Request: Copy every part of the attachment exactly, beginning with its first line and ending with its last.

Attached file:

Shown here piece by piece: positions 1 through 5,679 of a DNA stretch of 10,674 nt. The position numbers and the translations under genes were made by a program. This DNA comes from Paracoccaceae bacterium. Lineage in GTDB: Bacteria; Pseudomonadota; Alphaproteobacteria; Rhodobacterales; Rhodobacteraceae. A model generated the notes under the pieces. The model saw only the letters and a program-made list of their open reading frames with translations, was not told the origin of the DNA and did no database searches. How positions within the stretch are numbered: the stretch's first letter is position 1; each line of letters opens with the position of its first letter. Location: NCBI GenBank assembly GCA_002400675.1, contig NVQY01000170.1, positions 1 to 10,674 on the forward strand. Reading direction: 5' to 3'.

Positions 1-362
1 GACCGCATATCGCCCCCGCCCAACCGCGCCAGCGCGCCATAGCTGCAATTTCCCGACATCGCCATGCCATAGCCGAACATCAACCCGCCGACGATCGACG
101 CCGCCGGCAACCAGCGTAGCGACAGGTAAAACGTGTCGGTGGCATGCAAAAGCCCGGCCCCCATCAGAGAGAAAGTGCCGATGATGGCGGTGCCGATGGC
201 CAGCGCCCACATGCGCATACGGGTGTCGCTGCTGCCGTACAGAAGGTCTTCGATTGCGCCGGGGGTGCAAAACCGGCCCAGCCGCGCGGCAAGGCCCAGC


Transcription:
Shown here piece by piece: positions 1 through 5,679 of a DNA stretch of 10,674 nt. The position numbers and the translations under genes were made by a program. This DNA comes from Paracoccaceae bacterium. Lineage in GTDB: Bacteria; Pseudomonadota; Alphaproteobacteria; Rhodobacterales; Rhodobacteraceae. A model generated the notes under the pieces. The model saw only the letters and a program-made list of their open reading frames with translations, was not told the origin of the DNA and did no database searches. How positions within the stretch are numbered: the stretch's first letter is position 1; each line of letters opens with the position of its first letter. Location: NCBI GenBank assembly GCA_002400675.1, contig NVQY01000170.1, positions 1 to 10,674 on the forward strand. Reading direction: 5' to 3'.

Positions 1-362
1 GACCGCATATCGCCCCCGCCCAACCGCGCCAGCGCGCCATAGCTGCAATTTCCCGACATCGCCATGCCATAGCCGAACATCAACCCGCCGACGATCGACG
101 CCGCCGGCAACCAGCGTAGCGACAGGTAAAACGTGTCGGTGGCATGCAAAAGCCCGGCCCCCATCAGAGAGAAAGTGCCGATGATGGCGGTGCCGATGGC
201 CAGCGCCCACATGCGCATACGGGTGTCGCTGCTGCCGTACAGAAGGTCTTCGATTGCGCCGGGGGTGCAAAACCGGCCCAGCCGCGCGGCAAGGCCCAGC